It started with a simple e-mail, as a few of our feature stories have done.
Montreal DOP Daniel Vincelette csc messaged that he would be in Winnipeg July 8 to Aug. 4th shooting author Brad Fraser’s film directorial debut, Poor Super Man, which he adapted from his stage play of the same title.
So far, so good. Then Vincelette added that the feature, produced by Original Pictures of Winnipeg and Reel Time Films of Edmonton, would be shot, for the first time in Canada, in Multivision 235. “It’s an Australian process,” he continued, “similar to the old Techniscope, in which we shoot with modified 35mm cameras running at the rate of two perforations per frame instead of the usual four.
“That permits a not-too-rich Canadian production to originate on 35mm film instead of having to shoot Super 16 or HD video. Film and development costs are cut by half, and the post-production costs should be similar to either of those two other formats.”
Hmm, more please.
It took a while for the CSC News and Vincelette to catch up with each other for a telephone chat about Poor Super Man, but in the meantime a quick search on the Internet turned up some details on Multivision 235.
According to website www.multivision235.com.au/home.html, “Multivision 235 (2.35:1) is a revisitation of the 1960s and ’70s Techniscope system. In that 20-year period, some 400 films were shot using this great format. Some titles that may be remembered include Alfie, The Ipcress File, A Fistful of Dollars, The Good, the Bad and the Ugly, Once Upon a Time in the West, American Graffiti, and THX 1138. Now with the modern advantages of exceptional film emulsions and sharper lenses, Multivision 235 offers the filmmaker large cost savings with screen quality of 35mm and for only a budget approaching Super 16mm.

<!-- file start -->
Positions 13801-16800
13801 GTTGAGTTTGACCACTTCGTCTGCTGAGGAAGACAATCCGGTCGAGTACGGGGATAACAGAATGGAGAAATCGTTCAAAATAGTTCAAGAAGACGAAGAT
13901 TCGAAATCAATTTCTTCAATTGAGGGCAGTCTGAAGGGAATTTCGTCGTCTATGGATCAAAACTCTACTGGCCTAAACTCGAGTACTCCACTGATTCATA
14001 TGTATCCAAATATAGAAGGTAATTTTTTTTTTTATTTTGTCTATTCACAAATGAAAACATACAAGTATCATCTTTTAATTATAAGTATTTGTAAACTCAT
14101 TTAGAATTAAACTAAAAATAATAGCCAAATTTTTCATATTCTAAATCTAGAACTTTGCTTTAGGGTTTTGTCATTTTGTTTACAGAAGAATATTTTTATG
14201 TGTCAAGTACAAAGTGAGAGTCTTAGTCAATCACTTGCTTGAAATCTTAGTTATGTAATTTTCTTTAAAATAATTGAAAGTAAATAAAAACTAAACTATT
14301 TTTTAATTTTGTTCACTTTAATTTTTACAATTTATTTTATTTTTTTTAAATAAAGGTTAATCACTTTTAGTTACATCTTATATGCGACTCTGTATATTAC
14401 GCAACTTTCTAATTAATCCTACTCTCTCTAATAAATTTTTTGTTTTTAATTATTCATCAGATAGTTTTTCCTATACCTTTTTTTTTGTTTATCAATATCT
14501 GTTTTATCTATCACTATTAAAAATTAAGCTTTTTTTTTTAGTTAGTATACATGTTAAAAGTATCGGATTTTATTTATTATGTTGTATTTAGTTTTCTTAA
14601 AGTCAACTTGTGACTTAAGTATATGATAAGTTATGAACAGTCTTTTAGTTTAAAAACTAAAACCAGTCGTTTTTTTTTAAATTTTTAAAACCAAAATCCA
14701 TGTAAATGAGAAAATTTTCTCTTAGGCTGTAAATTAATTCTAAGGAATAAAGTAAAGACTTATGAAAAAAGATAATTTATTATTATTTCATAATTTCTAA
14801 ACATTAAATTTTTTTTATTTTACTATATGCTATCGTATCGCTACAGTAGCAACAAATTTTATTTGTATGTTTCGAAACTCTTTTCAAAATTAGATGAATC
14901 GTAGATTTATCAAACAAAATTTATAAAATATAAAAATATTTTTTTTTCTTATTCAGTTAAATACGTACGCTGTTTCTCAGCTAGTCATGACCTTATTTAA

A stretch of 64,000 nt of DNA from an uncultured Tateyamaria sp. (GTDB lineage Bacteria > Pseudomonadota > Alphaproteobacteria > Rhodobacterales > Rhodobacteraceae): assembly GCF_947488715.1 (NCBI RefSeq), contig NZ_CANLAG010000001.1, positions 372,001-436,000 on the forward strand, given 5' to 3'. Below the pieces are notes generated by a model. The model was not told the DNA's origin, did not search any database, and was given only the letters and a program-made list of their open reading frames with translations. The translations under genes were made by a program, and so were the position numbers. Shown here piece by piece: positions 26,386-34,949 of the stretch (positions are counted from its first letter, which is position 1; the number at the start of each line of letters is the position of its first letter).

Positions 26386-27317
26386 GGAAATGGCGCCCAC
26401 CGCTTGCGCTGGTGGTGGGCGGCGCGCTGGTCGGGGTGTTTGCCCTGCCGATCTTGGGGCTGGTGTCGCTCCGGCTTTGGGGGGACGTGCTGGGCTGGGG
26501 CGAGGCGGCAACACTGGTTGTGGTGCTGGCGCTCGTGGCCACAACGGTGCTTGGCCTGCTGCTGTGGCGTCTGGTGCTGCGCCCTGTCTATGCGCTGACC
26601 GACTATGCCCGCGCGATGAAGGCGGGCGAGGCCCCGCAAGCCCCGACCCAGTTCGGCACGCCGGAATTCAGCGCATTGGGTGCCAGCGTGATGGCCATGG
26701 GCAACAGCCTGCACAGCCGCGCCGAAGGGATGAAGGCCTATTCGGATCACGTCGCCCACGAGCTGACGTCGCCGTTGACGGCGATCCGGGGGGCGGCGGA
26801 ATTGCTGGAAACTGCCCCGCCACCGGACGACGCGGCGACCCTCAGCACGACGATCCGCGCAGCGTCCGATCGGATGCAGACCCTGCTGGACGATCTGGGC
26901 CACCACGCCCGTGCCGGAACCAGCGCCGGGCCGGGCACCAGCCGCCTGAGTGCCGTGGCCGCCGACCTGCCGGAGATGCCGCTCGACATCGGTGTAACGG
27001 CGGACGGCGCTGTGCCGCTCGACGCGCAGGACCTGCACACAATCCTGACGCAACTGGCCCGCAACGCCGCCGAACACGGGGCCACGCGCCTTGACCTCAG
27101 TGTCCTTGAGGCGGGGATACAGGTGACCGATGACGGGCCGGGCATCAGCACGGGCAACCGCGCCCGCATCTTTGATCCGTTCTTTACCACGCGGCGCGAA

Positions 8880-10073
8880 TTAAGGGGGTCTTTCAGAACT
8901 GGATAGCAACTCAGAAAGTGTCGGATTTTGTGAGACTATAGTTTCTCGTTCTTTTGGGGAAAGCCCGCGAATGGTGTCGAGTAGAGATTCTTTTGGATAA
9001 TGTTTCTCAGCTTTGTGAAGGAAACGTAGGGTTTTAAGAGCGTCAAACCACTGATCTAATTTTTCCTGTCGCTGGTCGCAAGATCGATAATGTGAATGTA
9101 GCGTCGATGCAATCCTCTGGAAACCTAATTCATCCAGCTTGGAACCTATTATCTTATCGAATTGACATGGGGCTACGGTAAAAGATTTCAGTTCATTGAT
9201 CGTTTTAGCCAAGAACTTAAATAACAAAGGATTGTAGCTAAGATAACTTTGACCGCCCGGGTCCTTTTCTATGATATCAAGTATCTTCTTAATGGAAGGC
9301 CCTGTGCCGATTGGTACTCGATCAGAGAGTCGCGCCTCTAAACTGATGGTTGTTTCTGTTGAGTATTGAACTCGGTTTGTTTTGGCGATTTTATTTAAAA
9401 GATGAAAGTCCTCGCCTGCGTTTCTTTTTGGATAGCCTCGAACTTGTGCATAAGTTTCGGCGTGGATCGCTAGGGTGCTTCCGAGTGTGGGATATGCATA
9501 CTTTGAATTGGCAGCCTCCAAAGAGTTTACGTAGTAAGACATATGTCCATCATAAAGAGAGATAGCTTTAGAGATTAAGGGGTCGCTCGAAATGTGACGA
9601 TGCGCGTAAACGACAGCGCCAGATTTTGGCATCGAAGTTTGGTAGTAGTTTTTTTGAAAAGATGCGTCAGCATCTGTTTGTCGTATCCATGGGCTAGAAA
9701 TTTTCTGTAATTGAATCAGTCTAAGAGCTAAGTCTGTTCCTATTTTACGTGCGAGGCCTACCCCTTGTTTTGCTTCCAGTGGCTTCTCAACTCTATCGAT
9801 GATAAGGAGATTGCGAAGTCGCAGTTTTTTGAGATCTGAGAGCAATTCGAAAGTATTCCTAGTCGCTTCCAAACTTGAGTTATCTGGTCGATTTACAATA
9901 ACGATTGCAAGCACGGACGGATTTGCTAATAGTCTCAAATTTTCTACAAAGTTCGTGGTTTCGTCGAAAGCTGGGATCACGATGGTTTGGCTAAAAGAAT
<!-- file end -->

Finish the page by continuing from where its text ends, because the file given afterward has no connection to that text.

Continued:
“Multivision 235 is a 35mm, two-perforation pull-down process and uses exactly half the linear footage of the conventional four-perforation system. The release print costs are identical to either a standard 35mm, four-perf production or a released 35mm print taken from a blow-up Interneg which originated from a Super 16mm original.”
The Australian company goes on to explain that “Multivision 235 has a natural Cinemascope aspect ratio, but does not employ anamorphic lenses. It uses standard spherical lenses, giving the advantage of twice the depth of field and twice the lens speed, which results in a lighting-level requirement of around one-quarter of standard anamorphic. Filmmakers can utilize a large range of ultra wide-angle, ultra telephoto and ultra speed lenses, not available when using anamorphic lenses.”